Archive for: October 2011

For my fellow banjo pickers

From the New Yorker’s Cartoon Issue.

How a sensible country teaches sex ed


Remember the kerfuffle when the Province of Nova Scotia’s official sex guide for seventh graders, called Sex? A Healthy Sexuality Resource, was unveiled in 2004? Some school boards refused to distribute the guide because, of course, knowledge encourages teen sex and ignorance prevent it. That’s the guide’s chaste cover, at right.

Want to know how a sensible country does sex education? Check out this sex ed kit for kids of comparable age in a European country. From the outside, the kit looks like this:

And inside:


The sensible country is Finland. Click here for a translation of the news story describing it. The paper expected a huge backlash, but as a subsequent story reported, of the 6,500 comments they received, 75 percent were favorable.

H/T: James Fallows


Chisholm for Prime Minister?

A failed Nova Scotia NDP leader for leader of the national NDP?

Hasn’t that been tried before?

I don’t know what he’s up to. Certainly not hoping to become leader of the New Democratic Party of Canada. Raising his personal profile? For what? Consolidating regional delegates in case of a brokered convention? To what end? The whole thing strikes me as an exercise in misplaced vanity.

On addressing cabinet ministers – feedback

Bill Turpin, one of the few Nova Scotians who has both edited a daily newspaper editor and worked as a civil servant, disagrees with my criticism of Evan Solomon for addressing cabinet ministers as “Minister.”

The use of “Minister” by bureaucrats is not deferential. It’s good form used for good reason. The term is a reminder to both parties that they are engaged in a special relationship. It reminds the Minister that she is not merely a politician, but also someone whose job is to direct the civil service in the best interests of the people. It reminds bureaucrats their jobs are to provide their best advice on how the elected government can achieve its policy objectives, whether or not it suits the minister politically, and whether or not it suits the civil service. It’s known as speaking truth to power. The principle is highly valued by good civil servants, but it can be hard to live up to. The use of a seemingly archaic form in addressing elected officials makes it easier by establishing the right context before the conversation begins. Being on first-name basis with a minister is great for a bureaucrat’s ego, but that’s all.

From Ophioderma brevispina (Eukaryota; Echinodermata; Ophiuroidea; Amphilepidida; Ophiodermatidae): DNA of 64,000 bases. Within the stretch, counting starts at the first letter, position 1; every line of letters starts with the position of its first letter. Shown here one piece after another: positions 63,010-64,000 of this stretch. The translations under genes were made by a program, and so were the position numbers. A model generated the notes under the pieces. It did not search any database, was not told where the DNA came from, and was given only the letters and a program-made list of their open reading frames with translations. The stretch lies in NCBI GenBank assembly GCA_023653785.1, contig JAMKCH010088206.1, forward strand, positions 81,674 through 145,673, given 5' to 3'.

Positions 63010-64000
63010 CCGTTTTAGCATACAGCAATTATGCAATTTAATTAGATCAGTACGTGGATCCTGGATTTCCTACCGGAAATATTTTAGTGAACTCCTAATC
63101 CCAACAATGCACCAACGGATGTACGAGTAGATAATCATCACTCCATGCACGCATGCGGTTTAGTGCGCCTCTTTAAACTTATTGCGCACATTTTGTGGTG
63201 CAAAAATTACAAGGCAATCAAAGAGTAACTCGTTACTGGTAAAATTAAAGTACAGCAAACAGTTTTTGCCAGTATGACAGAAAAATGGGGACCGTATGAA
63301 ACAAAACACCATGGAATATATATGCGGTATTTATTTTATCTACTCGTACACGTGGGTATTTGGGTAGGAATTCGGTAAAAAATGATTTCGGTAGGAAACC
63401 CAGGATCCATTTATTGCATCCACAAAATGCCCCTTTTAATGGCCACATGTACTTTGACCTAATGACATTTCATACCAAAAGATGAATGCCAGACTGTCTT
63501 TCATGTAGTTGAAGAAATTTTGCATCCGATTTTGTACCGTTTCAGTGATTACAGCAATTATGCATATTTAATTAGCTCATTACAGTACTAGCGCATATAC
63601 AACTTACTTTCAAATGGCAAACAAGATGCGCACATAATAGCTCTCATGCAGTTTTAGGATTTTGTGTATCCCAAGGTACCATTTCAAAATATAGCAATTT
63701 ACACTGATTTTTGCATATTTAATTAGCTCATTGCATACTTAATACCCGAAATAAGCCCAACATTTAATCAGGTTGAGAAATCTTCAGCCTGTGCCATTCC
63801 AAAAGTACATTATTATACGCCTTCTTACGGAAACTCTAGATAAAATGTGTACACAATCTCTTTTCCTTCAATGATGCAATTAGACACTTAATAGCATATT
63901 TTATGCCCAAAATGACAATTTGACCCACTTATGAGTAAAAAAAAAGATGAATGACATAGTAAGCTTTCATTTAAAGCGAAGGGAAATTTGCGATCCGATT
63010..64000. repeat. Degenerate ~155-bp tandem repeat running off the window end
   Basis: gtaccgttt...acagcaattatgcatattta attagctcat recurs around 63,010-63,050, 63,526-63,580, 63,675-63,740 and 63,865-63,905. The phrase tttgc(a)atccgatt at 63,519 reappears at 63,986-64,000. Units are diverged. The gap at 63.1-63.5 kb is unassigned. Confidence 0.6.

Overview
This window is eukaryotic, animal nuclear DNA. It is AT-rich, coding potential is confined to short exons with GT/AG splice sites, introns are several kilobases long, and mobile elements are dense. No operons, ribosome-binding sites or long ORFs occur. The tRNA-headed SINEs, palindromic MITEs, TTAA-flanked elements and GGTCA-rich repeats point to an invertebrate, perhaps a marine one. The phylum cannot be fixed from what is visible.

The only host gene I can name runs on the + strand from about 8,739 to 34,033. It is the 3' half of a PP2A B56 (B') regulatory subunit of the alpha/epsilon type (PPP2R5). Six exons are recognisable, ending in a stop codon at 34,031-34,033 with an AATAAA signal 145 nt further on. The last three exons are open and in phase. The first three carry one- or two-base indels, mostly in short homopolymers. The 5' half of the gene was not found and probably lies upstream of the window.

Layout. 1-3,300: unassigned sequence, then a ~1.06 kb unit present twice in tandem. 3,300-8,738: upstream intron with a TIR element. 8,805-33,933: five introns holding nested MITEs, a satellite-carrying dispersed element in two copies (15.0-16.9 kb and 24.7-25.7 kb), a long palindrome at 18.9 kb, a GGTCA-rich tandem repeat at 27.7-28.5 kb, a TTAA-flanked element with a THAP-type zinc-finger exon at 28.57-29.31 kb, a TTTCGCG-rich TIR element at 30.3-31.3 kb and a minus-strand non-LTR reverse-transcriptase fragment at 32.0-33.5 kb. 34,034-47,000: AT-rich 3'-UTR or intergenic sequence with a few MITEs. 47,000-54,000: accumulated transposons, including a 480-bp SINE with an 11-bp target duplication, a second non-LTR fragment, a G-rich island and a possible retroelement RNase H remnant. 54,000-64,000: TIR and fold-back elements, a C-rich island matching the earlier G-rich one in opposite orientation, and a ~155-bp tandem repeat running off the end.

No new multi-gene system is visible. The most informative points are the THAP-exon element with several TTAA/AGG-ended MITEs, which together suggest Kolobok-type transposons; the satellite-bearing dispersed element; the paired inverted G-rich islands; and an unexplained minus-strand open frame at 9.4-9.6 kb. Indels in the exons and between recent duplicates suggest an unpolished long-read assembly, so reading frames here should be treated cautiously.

For similar reasons, I cringe when I hear journalists addressing cabinet ministers by their first names. Reporters know they should keep a distance between themselves and the people they are covering. This is especially true in a legislature, where they report on the same cast of characters every day and where, in the long run, chummy relations work to the detriment of good reporting. So, a little formality is useful in this situation, too.

Evan Solomon’s got it right.

I have no problem with civil servants addressing cabinet ministers as ‘Minister.” Bill explains the basis for the convention well, and when I do work for a ministry, i adopt the habit myself. But journalists are a different matter. They do not work for ministers, and they should not don the mannerisms of those who do. It sounds obsequious, and obsequiousness is just as dangerous as chumminess. “Mr. Fast” and “Mr. MacKay” convey the appropriate level of formality and distance, without the odor of grovelling.

Animation and the non-epidemic of ADHD

I don’t normally post videos that already have five million hits, but this animated version of a talk by educator and creativity expert Sir Ken Robinson underscores a point made by Sunni Brown in her TED talk about the merits of doodling. There is something about the combination of speech and visual note-taking that enhances comprehension, especially comprehension of irony and ideas in conflict.

Robinson’s talk is about education, but the animated nature of the talk the talk is as arresting as the content.

[Educators] are trying to meet the future by doing what they did in the past, and along the way they are alienating millions of kids who don’t see any purpose in going to school.

When we went to school, we were kept there with a story, which was that of you worked hard and did wel and got a college degree, you would have a job. Our kids don’t believe that, and they’re right not to, by the way. You’re better having a degree than not, but it’s not a guarantee any more, and particularly not if the route to it marginalizes most of the things you think are important about yourself….